When I was a child in my Methodist Chapel, I sang with gusto the words to the hymn ‘All things bright and beautiful’. It was only when I grew up that I realized that things were not that simple. But allow me to remind you of the words. For the sake of space I have squeezed the verses together.
All things bright and beautiful, All creatures great and small, All things wise and wonderful: The Lord God made them all. Each little flower that opens, Each little bird that sings, He made their glowing colours, He made their tiny wings. The purple-headed mountains, The river running by, The sunset and the morning That brightens up the sky. The cold wind in the winter, The pleasant summer sun, The ripe fruits in the garden, He made them every one. The tall trees in the greenwood, The meadows where we play, The rushes by the water, To gather every day. He gave us eyes to see them, And lips that we might tell, How great is God Almighty, Who has made all things well.
It’s not bad as hymns go; there are many much worse. This one at least is full of joy and appreciation for the simple wonders of the world that we too easily take for granted. The trouble is, of course, that we take too much for granted. Take Man’s Best Friend, for example. Just look at the way dogs act around their owners, their behaviour, personality, demeanour, resilience, their unconditional love, loyalty, and companionship down to their very last breath. How many human friends can compare to that?
Your dog doesn’t judge you; he doesn’t care how you’re dressed or if you’ve just had a really bad day. Your dog is always happy to see you and greets you with the same enthusiasm each and every time you walk in the door. Dogs live in the present. They don’t regret the past or worry about the future. If only we too could appreciate and focus on what’s happening here and now, our lives would be much richer.
My wife and I have collected dogs ever since we moved here permanently in 1990. We have rescued many a dog on its last legs and carted it off to Dr. Keith for initial care and first aid after which we took it home always vowing to find a good home for it. The dogs always decided that our home was good enough for them so our pack grew larger and larger. The most we have had at any given time was 16. If you have never experienced the thrill and pleasure of an early morning walk accompanied by 16 dogs you have never really lived.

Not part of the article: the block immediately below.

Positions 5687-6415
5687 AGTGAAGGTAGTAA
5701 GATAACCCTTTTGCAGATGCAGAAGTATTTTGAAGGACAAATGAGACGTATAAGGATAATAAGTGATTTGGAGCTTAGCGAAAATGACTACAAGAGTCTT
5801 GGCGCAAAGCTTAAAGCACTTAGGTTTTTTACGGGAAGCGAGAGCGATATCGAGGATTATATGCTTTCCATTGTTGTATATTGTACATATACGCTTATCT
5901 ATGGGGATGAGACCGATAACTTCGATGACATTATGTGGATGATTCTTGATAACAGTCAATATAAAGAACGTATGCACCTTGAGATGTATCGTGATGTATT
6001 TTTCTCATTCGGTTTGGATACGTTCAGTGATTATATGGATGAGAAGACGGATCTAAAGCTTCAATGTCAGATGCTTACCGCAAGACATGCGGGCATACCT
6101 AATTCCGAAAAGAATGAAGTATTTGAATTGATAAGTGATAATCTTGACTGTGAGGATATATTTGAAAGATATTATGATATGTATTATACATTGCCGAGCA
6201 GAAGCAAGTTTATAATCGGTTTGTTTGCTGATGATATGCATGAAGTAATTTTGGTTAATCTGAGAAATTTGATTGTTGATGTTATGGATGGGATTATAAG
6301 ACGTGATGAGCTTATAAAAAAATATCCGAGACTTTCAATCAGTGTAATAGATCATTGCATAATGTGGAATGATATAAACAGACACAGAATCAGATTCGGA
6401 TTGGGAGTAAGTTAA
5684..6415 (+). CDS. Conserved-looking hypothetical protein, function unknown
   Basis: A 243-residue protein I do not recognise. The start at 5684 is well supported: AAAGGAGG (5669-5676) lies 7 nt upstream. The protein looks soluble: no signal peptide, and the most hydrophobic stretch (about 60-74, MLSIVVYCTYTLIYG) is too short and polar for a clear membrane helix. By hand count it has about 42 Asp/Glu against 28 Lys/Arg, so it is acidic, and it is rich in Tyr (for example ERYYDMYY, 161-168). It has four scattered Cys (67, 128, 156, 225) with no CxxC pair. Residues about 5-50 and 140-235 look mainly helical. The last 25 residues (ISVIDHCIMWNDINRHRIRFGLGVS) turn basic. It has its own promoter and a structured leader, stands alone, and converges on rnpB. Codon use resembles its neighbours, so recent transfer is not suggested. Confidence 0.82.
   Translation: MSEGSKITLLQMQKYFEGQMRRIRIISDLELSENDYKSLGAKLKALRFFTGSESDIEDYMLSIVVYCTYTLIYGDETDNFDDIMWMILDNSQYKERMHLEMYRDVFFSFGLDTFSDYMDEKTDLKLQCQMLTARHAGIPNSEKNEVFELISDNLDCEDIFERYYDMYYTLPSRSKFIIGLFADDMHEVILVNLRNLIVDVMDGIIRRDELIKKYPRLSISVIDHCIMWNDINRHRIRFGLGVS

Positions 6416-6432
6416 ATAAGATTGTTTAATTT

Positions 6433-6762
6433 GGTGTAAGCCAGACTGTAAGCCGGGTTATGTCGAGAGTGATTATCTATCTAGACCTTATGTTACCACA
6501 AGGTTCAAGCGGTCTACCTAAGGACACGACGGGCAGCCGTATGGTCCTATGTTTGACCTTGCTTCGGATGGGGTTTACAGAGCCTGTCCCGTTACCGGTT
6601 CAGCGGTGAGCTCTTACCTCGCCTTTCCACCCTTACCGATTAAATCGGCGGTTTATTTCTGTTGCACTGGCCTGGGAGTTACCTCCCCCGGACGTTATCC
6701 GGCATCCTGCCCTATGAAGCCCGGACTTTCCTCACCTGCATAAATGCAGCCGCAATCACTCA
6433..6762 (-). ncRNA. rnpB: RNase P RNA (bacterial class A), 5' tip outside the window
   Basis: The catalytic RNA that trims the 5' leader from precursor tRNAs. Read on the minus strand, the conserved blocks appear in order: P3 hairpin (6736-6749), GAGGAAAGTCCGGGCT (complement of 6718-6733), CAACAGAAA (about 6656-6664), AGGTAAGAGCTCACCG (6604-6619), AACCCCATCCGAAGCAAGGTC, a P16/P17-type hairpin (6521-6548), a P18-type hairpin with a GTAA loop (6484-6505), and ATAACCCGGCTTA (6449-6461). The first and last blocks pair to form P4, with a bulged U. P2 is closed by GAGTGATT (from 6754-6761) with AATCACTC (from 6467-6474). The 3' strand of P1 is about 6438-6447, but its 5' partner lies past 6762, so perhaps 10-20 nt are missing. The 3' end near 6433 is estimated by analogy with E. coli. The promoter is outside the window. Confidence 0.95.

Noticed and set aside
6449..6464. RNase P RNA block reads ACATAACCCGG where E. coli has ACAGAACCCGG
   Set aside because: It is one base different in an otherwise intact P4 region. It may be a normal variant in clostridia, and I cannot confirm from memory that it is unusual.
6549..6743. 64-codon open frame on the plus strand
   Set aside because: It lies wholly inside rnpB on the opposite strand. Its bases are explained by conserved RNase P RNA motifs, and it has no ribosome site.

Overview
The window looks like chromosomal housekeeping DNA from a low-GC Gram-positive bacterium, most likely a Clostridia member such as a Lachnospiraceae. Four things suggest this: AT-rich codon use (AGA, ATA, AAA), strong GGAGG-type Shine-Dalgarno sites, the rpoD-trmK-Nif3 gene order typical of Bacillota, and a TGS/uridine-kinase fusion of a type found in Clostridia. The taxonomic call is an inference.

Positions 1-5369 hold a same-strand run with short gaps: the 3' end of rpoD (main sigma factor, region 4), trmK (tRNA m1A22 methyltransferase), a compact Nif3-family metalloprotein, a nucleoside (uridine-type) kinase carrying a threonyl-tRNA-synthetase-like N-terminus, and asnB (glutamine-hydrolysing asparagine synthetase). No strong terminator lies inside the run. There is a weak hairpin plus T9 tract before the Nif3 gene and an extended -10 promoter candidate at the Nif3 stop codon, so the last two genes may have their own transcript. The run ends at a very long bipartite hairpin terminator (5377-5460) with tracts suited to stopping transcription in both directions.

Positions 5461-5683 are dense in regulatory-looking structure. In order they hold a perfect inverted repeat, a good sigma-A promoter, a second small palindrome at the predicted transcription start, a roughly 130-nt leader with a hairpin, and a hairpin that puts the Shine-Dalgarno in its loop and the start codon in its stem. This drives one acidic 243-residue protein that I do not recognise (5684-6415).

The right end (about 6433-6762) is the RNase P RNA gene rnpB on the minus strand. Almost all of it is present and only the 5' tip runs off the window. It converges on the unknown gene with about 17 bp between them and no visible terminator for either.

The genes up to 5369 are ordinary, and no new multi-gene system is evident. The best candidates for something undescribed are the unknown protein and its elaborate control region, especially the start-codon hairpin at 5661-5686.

Emily was our pack leader even though I felt I was leader of the pack. What Emily said counted. Nobody stepped out of line. One glance, one low growl and order was immediately restored. I will remember Emily to my dying day. She was a Rottweiler-Doberman mix, the sweetest tempered dog you ever could wish for.
Dogs know what’s really going on. They pay attention to body language and energy. They don’t hold grudges. There’s a remarkable lack of conflict in a pack of dogs because members resolve the situation when disagreements arise, then move on. Imagine what our world would be like if we dealt with all conflicts before they escalated out of control. For a dog, every morning is Christmas morning, every walk is the best walk, every meal is the best meal, and every game is the best game.
Dogs ask for nothing. They do not ask to be abandoned. They do not ask to be mowed down by motorists. They do not ask to be left foraging for food in piles of waste, yet there are so many homeless dogs in Saint Lucia.
SLAPS, the Saint Lucian Animal Protection Society, takes care of abandoned animals, mainly dogs and some cats. This volunteer organization works wonders and deserves every bit of support we can give them.
SLAPS proves shelter for homeless animals. Volunteers feed them and care for them. They try to find homes for them. Sometimes they neuter them in order to control unwanted pregnancies. They even bury them when they die.
Take a moment to check out this video and others on Youtube: ‘Helping The Helpless – St Lucia Animal Protection Society’ https://www.youtube.com/watch?v=MD6uchpqhZ0. Perhaps you might be moved to help.